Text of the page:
Friday, November 7, 2008


Fair Vote has come up with ten surprising stories about Election '08.

This November's ballot measures showed that Americans are ready to transform our politics. Landslide majorities voted for spoiler-free, majority elections through instant runoff voting in Memphis, Tennessee (71%) and Telluride, Colorado (67%), which extends a nearly unbroken string of wins for IRV in ballot measures since 2002. Meanwhile, an opportunity to win the ranked choice form of proportional representation lost in Cincinnati after a late infusion of opposition money and deceptive advertising dropped the majority support won among early voters down to 47%. Other Fair Vote-endorsed reforms won with more than 70% of the vote in Maryland (for early voting) and Connecticut (for 17-year-old primary voting), while redistricting reform won in California.

Instant runoff voting had a terrific first election in Pierce County, Washington, accommodating a full range of voter choice in a high-turnout general election. If early returns hold up, the system will elect the first women county executive in the state's history, with her victory dependent on the preferences of the third and fourth place candidates that vaulted her from second into first. San Francisco also held its fifth set of IRV elections; local press lauded the impact it had in reducing the degree of negative attacks that too often dominate our politics.

Even with Barack Obama's strong national numbers and the low vote totals for minor party and independent presidential candidates, electoral votes in three states and one congressional district were won over the opposition of most voters in that jurisdiction. Obama's 49.9% of the vote in Indiana defeated John McCain by a margin less than Libertarian Bob Barr's 1.1%. Obama won North Carolina with 49.7% of the vote (Barr won 0.59%), while McCain carried Missouri with only 49.4% of the votes (where Obama won 49.2 % and Ralph Nader 0.6%). Obama also looks likely to pick up an electoral vote by taking Nebraska's second congressional district with less than 50%.

Nine U.S. House seats were elected with less (and sometimes far less) than a majority of the vote, including Ohio's Second district that was won with only 45%.

The Senate had several non-majority results. In Oregon, Democrat Jeff Merkley will win narrowly with less than 49% of the vote, while Republican Ted Stevens looks likely to be re-elected in Alaska with a similar vote-share. In Minnesota, where fully 14 of the last 20 statewide races have been won with less than 50%, Independence Party candidate Dean Barkley won 437,377 votes (15%) and two other candidates won more than 20,000 votes in an election in which incumbent Republican Norm Coleman leads his Democratic challenger Al Franken by merely 326 votes - they are now going to a recount. IRV would have given the backers of Barkley and the other third party candidates a way in choosing between the frontrunners, both of whom won less than 42% of the vote. Meanwhile, Georgia requires its Members of Congress to win a majority of the vote, and incumbent Republican Saxby Chambliss leads with 49.8% in a race where Libertarian Allen Buckley won 3.1%. Chambliss will face Democrat Jim Martin in a December 2nd runoff. Turnout is sure to plunge from Georgia's record participation this week, and the candidates and their backers will spend millions. IRV would have given us a clean winner on election night.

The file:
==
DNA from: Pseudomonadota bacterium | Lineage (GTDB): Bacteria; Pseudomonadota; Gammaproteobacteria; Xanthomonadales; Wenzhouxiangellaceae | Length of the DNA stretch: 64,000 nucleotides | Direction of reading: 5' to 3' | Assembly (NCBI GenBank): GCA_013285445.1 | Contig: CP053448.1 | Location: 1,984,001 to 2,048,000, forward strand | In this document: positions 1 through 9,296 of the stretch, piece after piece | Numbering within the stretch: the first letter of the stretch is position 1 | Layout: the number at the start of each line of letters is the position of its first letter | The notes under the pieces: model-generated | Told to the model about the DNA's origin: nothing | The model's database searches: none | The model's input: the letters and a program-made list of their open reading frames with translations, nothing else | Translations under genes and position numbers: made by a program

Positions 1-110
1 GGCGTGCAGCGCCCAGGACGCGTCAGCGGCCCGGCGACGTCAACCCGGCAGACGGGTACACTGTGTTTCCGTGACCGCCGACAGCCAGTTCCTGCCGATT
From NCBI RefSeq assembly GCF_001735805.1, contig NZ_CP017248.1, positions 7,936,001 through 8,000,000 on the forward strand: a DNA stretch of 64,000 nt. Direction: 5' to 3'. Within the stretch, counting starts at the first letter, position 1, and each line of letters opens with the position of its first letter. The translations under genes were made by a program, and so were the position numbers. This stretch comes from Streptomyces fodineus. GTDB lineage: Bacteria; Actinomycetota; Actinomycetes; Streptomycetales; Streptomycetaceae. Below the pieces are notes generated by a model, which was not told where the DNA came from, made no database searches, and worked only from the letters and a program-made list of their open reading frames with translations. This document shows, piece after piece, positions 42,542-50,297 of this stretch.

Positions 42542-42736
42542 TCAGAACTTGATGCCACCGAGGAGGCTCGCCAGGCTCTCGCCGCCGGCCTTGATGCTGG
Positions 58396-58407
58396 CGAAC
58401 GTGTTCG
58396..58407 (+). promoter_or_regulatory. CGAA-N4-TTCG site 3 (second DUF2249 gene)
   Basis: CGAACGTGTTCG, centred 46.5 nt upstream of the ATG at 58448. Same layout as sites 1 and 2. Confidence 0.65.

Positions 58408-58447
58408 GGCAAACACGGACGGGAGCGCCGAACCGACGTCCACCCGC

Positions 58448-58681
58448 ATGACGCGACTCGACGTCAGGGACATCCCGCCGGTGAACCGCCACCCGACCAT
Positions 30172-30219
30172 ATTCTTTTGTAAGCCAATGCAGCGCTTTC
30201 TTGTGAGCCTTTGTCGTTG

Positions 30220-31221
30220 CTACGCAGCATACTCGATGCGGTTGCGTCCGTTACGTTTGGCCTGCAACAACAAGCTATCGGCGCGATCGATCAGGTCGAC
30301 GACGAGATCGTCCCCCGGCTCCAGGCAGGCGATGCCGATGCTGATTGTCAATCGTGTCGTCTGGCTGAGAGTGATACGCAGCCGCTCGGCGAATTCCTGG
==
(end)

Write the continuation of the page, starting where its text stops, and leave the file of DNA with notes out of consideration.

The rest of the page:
In the Senate, no new people of color won - and the Senate will again have no African Americans if the Illinois governor does not select an African American to replace Obama. Two women won (Kay Hagan in North Carolina and Jeanne Shaheen in New Hampshire), but there is only a net gain for women of only one seat, making the Senate 83% male.

In the House, there was a net gain of only two women - notching women up 0.5% to 16.5%. There were no gains for African Americans and an increase of one Latino, with Ben Lujan's victory in New Mexico.

Women defeated men in the two close gubernatorial elections, but there was no net gain for women in governor's mansions.

Women did win a remarkable seven statewide offices in North Carolina, while the New Hampshire state senate became the first woman-majority state legislative chamber in our nation's history. On the other hand, the South Carolina state senate became the first legislative chamber to not have a single woman representative since 1991, and the share of women in state legislatures stayed flat at 23.7% — less than 3% higher than it was in 1993.

In the last dozen years, Democrats have won sweeping victories in the Northeast, with the region's Republican Party now on life-support. After the1992 elections, Republicans in New England and New York collectively held 20 of 54 U.S. House seats and held at least one House or Senate seat in every state. The intervening years for Republicans in the region have been devastating, especially in 2006 and 2008. New England's last Republican House member, Chris Shays of Connecticut was defeated this week, and Republicans now hold only 3 of 29 seats in New York and no Senate or House seats in Rhode Island, Connecticut, Massachusetts and Vermont.


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